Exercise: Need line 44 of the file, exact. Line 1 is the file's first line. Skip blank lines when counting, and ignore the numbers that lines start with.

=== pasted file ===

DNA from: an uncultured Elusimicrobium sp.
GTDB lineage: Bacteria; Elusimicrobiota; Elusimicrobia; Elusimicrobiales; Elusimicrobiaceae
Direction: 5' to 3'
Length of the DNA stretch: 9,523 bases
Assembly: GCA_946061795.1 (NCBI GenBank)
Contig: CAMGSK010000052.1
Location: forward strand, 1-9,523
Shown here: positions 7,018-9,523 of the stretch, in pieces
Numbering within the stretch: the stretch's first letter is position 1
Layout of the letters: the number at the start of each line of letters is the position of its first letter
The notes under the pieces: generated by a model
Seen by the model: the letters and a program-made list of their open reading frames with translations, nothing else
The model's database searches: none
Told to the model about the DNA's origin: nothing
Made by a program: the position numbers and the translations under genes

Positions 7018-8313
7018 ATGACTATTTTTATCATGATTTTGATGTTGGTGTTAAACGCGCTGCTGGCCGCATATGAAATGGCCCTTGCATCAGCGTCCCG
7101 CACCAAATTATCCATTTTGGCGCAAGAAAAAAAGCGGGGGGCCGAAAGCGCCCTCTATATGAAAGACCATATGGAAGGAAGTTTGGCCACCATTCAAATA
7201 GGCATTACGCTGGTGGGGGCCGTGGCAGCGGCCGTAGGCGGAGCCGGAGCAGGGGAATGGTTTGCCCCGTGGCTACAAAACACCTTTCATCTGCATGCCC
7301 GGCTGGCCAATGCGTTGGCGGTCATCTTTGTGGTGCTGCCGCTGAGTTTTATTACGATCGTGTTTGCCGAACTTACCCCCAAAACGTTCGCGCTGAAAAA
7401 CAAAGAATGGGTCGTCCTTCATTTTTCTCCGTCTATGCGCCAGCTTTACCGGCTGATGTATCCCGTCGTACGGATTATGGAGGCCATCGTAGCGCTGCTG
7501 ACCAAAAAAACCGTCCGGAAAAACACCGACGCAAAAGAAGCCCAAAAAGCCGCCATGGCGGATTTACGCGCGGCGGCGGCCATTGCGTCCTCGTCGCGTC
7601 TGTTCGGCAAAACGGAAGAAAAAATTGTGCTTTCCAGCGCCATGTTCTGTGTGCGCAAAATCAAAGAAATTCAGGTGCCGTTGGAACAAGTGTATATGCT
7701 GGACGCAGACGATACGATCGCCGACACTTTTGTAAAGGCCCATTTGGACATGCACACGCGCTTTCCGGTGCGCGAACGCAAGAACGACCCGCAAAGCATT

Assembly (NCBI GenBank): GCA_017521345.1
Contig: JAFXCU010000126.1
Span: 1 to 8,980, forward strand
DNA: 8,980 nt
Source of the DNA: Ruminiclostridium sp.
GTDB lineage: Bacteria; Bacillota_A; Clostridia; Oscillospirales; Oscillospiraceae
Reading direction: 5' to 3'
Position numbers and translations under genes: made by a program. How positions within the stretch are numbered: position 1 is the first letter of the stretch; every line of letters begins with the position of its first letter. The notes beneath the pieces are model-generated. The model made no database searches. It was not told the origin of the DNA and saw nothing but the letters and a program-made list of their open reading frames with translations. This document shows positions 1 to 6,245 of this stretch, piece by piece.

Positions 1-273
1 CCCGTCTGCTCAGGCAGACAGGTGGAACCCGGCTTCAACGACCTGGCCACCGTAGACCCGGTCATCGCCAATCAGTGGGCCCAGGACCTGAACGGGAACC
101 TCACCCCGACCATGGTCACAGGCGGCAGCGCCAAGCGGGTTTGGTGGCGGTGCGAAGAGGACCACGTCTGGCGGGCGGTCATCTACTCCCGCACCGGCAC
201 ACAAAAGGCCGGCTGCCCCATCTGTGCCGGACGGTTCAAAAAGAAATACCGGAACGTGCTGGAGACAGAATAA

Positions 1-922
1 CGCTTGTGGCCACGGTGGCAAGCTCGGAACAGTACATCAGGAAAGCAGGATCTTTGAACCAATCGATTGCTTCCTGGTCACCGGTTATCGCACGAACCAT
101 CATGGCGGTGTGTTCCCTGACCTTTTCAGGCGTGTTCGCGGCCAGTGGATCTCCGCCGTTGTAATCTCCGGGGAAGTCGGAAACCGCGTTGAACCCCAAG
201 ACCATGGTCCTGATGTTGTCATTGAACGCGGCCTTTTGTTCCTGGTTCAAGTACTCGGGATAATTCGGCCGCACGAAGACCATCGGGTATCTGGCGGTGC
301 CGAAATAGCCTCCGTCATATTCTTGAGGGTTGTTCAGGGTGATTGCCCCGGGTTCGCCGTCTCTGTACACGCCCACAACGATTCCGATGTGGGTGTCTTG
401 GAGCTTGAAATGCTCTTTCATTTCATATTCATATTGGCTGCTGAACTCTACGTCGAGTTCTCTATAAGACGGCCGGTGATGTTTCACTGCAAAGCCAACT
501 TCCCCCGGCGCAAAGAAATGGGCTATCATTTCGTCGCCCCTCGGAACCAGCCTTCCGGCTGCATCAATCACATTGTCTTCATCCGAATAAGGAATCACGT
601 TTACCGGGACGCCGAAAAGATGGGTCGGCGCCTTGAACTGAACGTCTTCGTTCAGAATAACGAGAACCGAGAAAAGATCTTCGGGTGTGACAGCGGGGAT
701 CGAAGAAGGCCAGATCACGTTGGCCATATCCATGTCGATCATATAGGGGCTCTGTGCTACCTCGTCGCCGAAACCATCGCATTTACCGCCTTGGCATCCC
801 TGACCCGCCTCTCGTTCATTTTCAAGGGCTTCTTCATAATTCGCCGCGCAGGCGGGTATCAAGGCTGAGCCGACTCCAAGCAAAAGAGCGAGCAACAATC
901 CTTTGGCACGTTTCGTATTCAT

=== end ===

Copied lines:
601 TTACCGGGACGCCGAAAAGATGGGTCGGCGCCTTGAACTGAACGTCTTCGTTCAGAATAACGAGAACCGAGAAAAGATCTTCGGGTGTGACAGCGGGGAT